Session: Invasion: Invasibility, Stability, And Diversity
The relationship of forest structural and spectral diversity to biotic resistance to invasion
Monday, August 2, 2021
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R. Chelsea Nagy, Jennifer K. Balch, Nayani Ilangakoon, Adam L. Mahood, Joseph M. McGlinchy and Victoria M. Scholl, Earth Lab, University of Colorado Boulder, Boulder, CO, R. Chelsea Nagy, Jennifer K. Balch, Nayani Ilangakoon, Adam L. Mahood, Joseph M. McGlinchy and Victoria M. Scholl, CIRES, University of Colorado Boulder, Boulder, CO, Jennifer K. Balch, Adam L. Mahood and Victoria M. Scholl, Department of Geography, University of Colorado Boulder, Boulder, CO
R. Chelsea Nagy
Earth Lab, University of Colorado Boulder Boulder, CO, USA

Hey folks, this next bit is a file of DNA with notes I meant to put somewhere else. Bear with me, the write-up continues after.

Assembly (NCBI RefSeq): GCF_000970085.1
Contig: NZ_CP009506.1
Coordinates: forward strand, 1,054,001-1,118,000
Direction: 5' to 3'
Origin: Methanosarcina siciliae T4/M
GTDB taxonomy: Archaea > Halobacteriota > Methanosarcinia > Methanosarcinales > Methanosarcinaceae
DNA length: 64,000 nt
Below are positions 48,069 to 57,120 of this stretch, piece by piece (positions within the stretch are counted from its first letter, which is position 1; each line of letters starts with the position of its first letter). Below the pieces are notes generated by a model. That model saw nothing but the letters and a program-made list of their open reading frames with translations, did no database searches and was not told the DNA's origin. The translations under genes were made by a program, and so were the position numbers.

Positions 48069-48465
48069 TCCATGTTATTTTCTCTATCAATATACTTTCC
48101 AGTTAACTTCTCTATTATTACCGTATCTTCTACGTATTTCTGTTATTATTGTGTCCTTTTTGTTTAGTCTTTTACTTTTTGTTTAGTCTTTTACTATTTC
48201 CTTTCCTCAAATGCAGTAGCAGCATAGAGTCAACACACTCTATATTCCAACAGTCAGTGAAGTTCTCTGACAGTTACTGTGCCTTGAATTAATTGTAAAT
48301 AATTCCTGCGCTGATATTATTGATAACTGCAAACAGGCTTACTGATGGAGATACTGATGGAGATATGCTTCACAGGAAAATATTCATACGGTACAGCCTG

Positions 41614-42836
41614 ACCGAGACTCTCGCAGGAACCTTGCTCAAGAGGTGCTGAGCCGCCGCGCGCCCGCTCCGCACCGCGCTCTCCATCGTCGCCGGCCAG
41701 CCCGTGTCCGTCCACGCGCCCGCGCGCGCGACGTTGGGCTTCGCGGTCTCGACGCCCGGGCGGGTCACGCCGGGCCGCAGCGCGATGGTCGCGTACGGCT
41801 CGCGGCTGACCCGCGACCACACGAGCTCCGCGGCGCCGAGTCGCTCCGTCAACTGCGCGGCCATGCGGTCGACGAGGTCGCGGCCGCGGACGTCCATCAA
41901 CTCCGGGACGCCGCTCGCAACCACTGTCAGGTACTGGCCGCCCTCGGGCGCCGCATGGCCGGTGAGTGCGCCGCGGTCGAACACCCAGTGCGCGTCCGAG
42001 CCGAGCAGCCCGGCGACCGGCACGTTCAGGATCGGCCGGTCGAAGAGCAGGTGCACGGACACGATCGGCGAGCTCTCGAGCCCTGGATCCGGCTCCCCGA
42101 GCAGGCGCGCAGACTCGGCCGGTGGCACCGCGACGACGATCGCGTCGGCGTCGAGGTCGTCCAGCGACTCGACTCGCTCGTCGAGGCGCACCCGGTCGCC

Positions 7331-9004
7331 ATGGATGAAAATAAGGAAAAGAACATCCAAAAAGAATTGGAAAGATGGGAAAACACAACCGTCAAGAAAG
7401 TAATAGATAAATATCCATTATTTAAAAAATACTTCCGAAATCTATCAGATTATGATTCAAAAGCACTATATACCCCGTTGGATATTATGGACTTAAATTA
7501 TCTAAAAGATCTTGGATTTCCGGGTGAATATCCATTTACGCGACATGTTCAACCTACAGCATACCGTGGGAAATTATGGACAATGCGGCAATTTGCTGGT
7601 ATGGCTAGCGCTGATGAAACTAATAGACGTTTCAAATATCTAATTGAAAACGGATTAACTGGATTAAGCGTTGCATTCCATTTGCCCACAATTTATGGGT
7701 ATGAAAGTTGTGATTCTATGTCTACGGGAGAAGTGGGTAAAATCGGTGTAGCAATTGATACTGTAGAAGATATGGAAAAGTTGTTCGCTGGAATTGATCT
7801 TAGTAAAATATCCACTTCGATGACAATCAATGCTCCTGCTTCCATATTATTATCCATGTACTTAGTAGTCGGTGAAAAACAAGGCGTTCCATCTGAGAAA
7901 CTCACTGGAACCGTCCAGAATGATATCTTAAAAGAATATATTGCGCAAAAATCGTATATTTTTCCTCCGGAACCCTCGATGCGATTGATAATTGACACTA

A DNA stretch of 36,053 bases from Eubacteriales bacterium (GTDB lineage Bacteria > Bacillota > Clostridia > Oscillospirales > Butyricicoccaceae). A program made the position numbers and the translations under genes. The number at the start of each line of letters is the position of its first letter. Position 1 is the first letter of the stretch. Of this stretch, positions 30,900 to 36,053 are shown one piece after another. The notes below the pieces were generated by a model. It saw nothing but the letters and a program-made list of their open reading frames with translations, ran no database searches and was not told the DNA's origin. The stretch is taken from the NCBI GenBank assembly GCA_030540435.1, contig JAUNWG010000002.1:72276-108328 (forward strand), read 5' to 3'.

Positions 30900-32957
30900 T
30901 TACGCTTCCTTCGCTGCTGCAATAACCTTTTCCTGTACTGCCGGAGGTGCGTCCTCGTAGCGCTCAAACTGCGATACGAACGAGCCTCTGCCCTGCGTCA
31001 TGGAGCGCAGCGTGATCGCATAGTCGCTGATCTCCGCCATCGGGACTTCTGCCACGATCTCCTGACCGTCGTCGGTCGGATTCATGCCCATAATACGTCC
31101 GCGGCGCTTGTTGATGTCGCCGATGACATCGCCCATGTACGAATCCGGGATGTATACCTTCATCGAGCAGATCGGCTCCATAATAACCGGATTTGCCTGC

Background/Question/Methods Controls on plant species invasion and invasibility are related to regional forces (e.g., climate and climate change) and site level factors (e.g., soil properties, topography, local disturbance, existing native species). The biotic resistance hypothesis (or the diversity-invasibility relationship) suggests that more diverse ecosystems are more resistant to invasion as native species occupy more of the available niche space. This hypothesis has been tested across scales with different metrics of species diversity (e.g., species richness). But less is known about how forest structural and spectral diversity relate to resistance to invasion. Therefore, we asked: do greater forest structural and spectral diversity lead to greater resistance to invasion? We selected 15 forested sites across the U.S. from the National Ecological Observatory Network (NEON). Using NEON point cloud lidar data, we calculated five existing metrics of forest structural diversity for each site: canopy external heterogeneity, canopy internal heterogeneity, mean canopy height, maximum canopy height, and canopy gap fraction. We used NEON hyperspectral data to calculate spectral diversity at each site as the coefficient of variation of reflectance. Lastly, we used NEON plot level plant cover data to determine exotic and native species richness and percent cover. Results/Conclusions Linear regression indicated that exotic plant species richness was not significantly related to the structural diversity metrics (canopy external heterogeneity, canopy internal heterogeneity, mean canopy height, maximum canopy height, and canopy gap fraction). Similarly, the mean plot level percent cover of exotic species was not significantly related to the forest structural diversity metrics, except for maximum canopy height (p = 0.07). Exotic species richness and cover were not significantly related to spectral diversity (both p > 0.1). Using multiple regression, no significant relationships were found between exotic species richness or cover and the structural diversity metrics, spectral diversity, or native species richness (all p > 0.1). These preliminary results indicate that unlike species diversity, structural and spectral diversity may not be closely related to biotic resistance to invasion across forest types. However, further analysis is needed to determine the relationships within forest types (e.g., deciduous, evergreen, mixed) and how these relationships change with scale from the plot level to the site level. Additional metrics of forest spectral diversity and canopy chemistry should also be considered.